I’m very aware that swallowing mechanics are only a part of this – even if they’re a big part. Post-release, I plan to be working a lot with my upper body to see if I can create changes in the tension patterns that resulted from my swallowing habits. I’m excited about this journey and looking forward to sharing what I discover.
Your mechanical environment shapes your body
It is 100% absolutely clear that our bodies are shaped by mechanical forces.
Like trees being shaped by the wind, our bodies respond to a lifetime of mechanical inputs. Swallowing is one possible input – just like sitting in chairs, walking on natural surfaces, or wearing Spanx are inputs. If you want to create change in your body, you need to start thinking about the mechanical forces that are part of your daily life.
This isn’t always easy – and it doesn’t always happen quickly. For me it’s been a journey that started over 15 years ago! But with each new inquiry, I’ve learned something and invited more change and healing. And now I have a new and potentially transformative piece of the puzzle!
Do You Grind Your Teeth?
Tooth grinding, TMJD and all the related issues are very common.
Now I wonder how many other people are in the same boat as me: they have a tongue-tie or poor swallowing mechanics and no-one has ever offered this as a diagnosis. Tongue-ties are also fairly common – as much as 2% of the population can be affected.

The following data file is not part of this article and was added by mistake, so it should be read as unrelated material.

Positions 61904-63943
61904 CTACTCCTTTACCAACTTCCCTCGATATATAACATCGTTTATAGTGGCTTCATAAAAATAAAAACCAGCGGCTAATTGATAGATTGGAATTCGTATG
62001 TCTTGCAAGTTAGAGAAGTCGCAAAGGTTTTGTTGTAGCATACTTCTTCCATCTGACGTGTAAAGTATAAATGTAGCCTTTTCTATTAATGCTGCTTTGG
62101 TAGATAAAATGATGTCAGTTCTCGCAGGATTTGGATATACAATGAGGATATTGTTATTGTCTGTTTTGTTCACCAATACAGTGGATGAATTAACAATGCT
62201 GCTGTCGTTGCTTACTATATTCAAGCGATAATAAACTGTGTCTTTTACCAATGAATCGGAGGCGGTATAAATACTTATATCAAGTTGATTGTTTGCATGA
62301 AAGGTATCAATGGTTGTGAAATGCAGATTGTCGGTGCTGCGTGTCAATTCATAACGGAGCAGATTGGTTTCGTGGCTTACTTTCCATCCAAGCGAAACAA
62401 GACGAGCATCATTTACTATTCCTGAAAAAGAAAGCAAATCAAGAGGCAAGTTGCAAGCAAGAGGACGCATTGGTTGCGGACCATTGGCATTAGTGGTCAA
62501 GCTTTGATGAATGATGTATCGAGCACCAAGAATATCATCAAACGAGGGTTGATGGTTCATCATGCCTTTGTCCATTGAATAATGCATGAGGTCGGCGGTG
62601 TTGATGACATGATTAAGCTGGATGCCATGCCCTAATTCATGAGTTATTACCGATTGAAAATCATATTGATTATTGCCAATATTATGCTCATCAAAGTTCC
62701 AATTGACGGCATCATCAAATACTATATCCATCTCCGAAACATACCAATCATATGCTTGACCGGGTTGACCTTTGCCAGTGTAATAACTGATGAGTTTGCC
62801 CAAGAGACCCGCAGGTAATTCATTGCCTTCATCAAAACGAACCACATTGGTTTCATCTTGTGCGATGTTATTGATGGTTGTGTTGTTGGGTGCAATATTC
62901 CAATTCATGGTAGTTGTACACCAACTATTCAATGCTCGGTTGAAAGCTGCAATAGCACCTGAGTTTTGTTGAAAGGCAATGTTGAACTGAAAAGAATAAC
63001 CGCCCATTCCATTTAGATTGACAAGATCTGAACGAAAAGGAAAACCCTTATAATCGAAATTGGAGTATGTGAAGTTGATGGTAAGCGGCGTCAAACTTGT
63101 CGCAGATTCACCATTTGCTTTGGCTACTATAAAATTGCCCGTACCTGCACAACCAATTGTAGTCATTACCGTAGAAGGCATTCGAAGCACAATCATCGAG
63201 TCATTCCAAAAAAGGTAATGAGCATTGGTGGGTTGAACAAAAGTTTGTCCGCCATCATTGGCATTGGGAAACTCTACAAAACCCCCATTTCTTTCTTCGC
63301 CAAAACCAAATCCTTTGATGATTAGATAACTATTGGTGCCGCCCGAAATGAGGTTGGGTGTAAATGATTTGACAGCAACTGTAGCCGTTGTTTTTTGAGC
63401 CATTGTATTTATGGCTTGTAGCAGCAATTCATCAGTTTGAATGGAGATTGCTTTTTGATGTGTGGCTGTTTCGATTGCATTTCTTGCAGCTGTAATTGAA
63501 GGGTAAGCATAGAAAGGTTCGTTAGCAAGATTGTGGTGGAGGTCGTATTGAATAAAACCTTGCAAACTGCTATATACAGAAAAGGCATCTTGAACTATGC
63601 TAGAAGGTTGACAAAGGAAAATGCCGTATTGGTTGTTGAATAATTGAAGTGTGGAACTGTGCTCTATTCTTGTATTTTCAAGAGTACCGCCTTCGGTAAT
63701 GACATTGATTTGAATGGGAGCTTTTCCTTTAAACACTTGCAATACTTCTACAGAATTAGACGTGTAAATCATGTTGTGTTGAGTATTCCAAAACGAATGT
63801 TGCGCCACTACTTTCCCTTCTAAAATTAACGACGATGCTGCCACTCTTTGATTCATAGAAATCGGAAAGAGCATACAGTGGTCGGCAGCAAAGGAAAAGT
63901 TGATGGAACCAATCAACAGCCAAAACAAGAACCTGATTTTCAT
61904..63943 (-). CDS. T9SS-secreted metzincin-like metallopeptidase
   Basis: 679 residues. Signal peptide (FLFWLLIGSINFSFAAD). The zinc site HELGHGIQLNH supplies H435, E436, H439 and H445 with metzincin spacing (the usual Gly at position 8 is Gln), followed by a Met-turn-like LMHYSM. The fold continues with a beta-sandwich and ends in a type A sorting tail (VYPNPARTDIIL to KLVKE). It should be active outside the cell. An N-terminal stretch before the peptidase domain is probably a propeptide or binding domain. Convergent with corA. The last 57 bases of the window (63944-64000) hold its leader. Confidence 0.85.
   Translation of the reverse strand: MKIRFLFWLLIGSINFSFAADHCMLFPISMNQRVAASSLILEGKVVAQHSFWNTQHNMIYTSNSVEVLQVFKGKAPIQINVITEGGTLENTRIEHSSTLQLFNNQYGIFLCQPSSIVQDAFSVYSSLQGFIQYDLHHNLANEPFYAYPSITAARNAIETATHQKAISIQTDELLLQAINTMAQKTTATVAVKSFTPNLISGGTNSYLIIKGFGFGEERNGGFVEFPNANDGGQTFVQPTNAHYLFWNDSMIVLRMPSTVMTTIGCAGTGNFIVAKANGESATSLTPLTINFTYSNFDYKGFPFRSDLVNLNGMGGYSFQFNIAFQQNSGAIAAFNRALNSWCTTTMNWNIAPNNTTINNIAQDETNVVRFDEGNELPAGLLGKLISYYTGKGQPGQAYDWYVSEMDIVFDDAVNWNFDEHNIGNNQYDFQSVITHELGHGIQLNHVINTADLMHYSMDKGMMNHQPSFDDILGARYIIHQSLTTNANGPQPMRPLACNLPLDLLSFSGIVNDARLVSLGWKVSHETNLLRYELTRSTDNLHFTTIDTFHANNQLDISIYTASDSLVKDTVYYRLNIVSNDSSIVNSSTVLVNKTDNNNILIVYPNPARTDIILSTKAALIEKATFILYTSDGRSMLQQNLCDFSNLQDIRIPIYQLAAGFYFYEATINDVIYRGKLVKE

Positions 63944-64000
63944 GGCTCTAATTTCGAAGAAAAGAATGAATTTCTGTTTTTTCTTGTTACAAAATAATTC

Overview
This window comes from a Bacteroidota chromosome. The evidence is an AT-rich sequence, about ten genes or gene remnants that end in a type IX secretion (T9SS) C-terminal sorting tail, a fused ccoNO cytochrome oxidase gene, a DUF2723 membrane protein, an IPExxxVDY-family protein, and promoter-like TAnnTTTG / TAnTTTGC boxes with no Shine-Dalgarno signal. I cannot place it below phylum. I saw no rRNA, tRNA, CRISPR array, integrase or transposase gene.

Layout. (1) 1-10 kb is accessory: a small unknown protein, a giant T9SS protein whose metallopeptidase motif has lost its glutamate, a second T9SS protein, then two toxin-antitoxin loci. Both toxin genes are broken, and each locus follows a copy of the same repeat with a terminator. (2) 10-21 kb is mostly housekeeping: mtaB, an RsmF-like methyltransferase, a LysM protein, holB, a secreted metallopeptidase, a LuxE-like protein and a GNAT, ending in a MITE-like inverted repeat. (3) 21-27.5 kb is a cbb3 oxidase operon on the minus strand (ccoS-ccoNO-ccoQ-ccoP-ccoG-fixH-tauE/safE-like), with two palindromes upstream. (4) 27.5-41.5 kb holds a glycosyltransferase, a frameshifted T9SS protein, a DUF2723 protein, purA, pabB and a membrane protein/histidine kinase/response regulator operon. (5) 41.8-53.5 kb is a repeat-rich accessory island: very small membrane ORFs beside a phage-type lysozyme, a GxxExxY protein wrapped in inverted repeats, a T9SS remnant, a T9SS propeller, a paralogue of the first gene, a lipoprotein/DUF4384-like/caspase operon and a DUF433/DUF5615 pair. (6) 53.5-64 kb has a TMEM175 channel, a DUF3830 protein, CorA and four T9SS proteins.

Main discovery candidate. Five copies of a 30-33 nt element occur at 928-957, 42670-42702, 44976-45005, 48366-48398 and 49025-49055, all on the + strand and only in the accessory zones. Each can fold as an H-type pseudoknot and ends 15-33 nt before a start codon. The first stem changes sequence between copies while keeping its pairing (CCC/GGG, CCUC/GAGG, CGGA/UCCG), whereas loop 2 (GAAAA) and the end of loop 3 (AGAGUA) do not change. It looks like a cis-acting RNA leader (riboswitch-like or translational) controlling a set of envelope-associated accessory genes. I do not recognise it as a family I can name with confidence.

As much as I’m appalled that no-one ever mentioned this to me, it also kind of makes sense. Tongue-ties are talked about a lot in the birth world (since a baby with a tongue-tie may not be able to breast feed), but even this is a fairly recent development. Even progressive dentists may not be aware of the possible association between a tongue tie/swallowing habits and TMJD. And there isn’t any proof that releasing an adult tongue-tie will have a benefit for TMJ-related issues.
But, if you happen to be suffering from tooth grinding, head-aches, poor sleep, and any of the many other issues that TMJD includes, it might be worth looking into your swallowing mechanics! I’ll be sharing my journey right here on my blog, and invite you to reach out to me on my Facebook page if you have any questions!
Like what you see? Then sign up for my newsletter
Get tips, news, updates from our travels and lots of free goodies!
Petra is a movement educator and personal trainer with a passion for helping people find greater ease, joy and health in their bodies. She believes that better movement can help every body - and she's always happy to chat about it. She's on the road right now, travelling the world and moving in as many ways as possible. When she's not out exploring or working on her movement practice, you can probably find her hanging on some monkey bars.